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Monday, April 04, 2016

Pacific weather weirding and geopolitical manoeuvering

Reposted from The Polynesian Times:

Papua continues to suffer from the worst drought since the late 1990s; so do Micronesia and the Marshall Islands; a number of Pacific nations have declared a state of emergency.

As the United Nations' OCHA explains, this is related to an El Niño event in the eastern Pacific - warming of surface ocean waters leading to changes in weather patterns across the world. While some areas become drier, others will experience higher rainfall leading to flooding and higher sea levels, the latter especially trying for low-lying islands.

But is it proof of "global warming"?

The US National Oceanic and Atmospheric Administration (NOAA) has historic data of ocean temperature variations in the El Niño-prone region going back to 1950 (1). The 3-month period from last December to February 2016 saw the highest positive variation from mean, ever (2.2 degrees C).



However, sceptics could say (a) there are always difficulties with methodology in measurements like these and (b) 65 years is not long in geological terms.

It also depends on how you sample and present the information. Typically, the highest average surface ocean temperatures are found in the September-November period:


The pattern is similar to that in the first graph, but what happens if we start looking at years, rather than rolling quarter-years?


This year still looks exceptionally warm. Yet take 5-year averages and the picture changes significantly:


On that basis the current El Niño is merely returning us to the average point. And look at the pattern for rolling 10-year averages:


Taken as a whole, the last decade has actually been cooler! In fact, since the decade 1992-2001 the rolling 10-yearly averages have all been on or below the mean. If reversion to the mean is to be expected, we should be anticipating some more years of above-average temperatures as a correction.

This doesn't at all help the nations now in crisis; but help is coming, and as ever it has political implications. In a Radio New Zealand interview on Friday, Mark Adams of the International Organization for Migration stressed the logistical difficulties of assistance from the Philippines and the USA's west coast; yet a couple of weeks ago the Federated States of Micronesia issued a press release reporting a visit by the Chinese Ambassador, who announced a "10 million RMB worth of equipment specifically to address and mitigate the effects of the drought."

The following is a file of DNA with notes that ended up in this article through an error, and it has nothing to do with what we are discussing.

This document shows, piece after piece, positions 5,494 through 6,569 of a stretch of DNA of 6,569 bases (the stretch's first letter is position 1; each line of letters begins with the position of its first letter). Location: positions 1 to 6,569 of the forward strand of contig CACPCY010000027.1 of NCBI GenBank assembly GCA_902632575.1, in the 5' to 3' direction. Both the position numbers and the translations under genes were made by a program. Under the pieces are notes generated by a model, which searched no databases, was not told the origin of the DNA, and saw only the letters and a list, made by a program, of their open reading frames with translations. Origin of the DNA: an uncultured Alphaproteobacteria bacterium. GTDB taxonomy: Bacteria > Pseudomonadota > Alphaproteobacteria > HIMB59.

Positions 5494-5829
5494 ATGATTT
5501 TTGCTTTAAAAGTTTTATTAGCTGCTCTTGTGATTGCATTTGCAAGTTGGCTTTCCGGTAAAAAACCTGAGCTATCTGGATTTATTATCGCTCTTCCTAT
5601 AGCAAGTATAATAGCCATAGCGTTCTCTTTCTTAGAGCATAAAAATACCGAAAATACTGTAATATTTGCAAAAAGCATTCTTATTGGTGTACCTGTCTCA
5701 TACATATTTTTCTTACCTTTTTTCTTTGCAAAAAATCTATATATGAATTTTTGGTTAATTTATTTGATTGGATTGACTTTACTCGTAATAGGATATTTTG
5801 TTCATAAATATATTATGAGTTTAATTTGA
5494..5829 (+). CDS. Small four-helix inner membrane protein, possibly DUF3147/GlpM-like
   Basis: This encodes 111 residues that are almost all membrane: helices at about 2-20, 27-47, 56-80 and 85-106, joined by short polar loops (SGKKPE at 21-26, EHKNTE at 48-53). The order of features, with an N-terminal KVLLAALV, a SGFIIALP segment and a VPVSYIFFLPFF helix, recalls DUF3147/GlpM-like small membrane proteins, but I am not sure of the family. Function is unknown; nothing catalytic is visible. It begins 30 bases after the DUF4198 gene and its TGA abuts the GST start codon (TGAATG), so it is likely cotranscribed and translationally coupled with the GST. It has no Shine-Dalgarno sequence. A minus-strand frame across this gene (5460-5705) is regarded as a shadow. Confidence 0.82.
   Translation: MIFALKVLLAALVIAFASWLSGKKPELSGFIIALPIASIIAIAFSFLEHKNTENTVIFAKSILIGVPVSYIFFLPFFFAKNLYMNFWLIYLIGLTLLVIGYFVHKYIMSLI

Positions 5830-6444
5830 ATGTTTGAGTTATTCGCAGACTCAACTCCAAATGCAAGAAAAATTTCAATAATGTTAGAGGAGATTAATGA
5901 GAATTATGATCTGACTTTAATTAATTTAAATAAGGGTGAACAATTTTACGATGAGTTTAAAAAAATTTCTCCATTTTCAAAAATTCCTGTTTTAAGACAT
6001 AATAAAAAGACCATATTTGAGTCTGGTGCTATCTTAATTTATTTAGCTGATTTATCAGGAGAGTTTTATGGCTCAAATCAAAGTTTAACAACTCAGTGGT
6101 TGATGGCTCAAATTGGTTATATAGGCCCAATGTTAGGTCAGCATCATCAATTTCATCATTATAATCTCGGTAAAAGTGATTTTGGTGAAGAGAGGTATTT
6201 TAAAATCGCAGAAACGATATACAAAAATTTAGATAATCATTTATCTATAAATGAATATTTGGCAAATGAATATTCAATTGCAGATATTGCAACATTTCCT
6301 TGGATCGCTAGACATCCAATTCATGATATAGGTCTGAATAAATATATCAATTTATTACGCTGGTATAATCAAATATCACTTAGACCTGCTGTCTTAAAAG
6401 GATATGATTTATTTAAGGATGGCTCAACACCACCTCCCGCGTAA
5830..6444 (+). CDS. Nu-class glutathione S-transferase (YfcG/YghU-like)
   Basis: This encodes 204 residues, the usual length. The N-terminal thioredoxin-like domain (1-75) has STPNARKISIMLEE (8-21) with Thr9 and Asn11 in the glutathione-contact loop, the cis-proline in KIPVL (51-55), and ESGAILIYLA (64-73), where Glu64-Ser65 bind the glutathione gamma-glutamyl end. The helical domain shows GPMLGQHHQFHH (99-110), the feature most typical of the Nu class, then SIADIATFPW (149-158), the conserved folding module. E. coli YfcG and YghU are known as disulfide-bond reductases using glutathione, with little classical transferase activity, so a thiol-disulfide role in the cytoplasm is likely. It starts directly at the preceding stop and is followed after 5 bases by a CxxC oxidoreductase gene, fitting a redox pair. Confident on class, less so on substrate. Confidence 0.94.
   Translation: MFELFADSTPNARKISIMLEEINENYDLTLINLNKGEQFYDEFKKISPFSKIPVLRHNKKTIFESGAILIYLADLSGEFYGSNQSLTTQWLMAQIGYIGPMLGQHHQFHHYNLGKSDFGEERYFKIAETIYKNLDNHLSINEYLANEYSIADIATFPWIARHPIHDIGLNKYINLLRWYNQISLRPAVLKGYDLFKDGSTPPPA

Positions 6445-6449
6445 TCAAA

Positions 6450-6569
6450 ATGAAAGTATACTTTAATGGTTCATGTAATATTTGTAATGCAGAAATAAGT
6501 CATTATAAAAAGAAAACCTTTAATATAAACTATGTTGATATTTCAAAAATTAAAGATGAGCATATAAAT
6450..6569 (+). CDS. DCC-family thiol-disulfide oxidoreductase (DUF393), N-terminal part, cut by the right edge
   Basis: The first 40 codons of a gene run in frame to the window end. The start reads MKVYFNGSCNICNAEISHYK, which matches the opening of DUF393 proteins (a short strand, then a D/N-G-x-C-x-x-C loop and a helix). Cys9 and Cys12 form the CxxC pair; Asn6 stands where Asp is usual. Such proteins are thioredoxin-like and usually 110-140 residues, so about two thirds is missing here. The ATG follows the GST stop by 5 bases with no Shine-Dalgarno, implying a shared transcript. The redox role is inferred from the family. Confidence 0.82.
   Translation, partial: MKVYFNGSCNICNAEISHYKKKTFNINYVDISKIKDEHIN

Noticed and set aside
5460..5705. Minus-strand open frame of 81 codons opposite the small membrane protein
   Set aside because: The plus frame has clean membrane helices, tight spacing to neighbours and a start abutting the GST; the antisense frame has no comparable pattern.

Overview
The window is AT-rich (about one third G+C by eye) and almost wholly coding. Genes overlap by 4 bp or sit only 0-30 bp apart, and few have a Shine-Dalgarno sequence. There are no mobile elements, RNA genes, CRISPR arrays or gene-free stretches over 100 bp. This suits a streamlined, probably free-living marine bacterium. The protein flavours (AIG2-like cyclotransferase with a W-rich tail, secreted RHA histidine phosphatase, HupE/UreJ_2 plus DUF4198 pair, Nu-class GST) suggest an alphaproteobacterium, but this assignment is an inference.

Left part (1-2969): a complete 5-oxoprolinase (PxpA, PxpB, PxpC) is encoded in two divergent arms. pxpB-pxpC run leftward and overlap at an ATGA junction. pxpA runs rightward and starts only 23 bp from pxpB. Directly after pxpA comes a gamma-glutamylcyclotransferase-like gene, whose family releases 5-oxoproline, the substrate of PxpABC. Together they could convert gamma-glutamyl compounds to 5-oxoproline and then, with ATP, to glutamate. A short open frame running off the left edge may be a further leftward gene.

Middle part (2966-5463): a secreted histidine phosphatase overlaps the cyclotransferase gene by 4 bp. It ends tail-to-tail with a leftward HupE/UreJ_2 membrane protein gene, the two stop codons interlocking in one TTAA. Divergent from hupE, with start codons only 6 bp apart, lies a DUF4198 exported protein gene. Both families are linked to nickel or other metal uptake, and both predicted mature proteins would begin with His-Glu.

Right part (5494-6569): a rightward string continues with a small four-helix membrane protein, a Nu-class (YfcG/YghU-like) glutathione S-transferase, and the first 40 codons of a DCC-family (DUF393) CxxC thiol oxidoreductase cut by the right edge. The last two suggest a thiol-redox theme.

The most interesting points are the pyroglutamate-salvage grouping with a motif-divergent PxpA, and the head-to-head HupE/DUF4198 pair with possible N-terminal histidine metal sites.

It has been said that the Chinese ideogram for "crisis" is a combination of elements representing "danger" and "opportunity". Even if its meaning is more correctly explained as "critical point," the notion may have relevance for Western geopolitical analysts looking at the Pacific region.
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(1) http://www.cpc.ncep.noaa.gov/products/analysis_monitoring/ensostuff/ensoyears.shtml



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5 comments:

James Higham said...

Nice. So do we take it from that that there is no more than the average round of vicissitudes to concern ourselves about?

Paddington said...

The legends are not really clear as to what the given measurements actually are.

Sackerson said...

The link at the end gives the source of the information. The data as I understand it (them) is ocean surface temperatures within a defined geographical area and averaged over rolling 3-month periods, expressed as differences from a 30-year average.

The NOAA's information shows that the last 3-month period was marginally warmer than any previous one for that annual time-slot; but I try to show that there is not a conclusive consistent trend over the 65 years.

The sleeper story in this piece is that the Chinese are gradually winning hearts and minds in the Pacific with practical aid and diplomatic manoeuvring, while the Americans - I don't know what, except using the Middle Easterners for target practice.

Paddington said...

Let me just say that one has to be very careful when dealing with averages, especially comparing those over different periods.

Sackerson said...

Of course, especially when the data itself is a set of averages.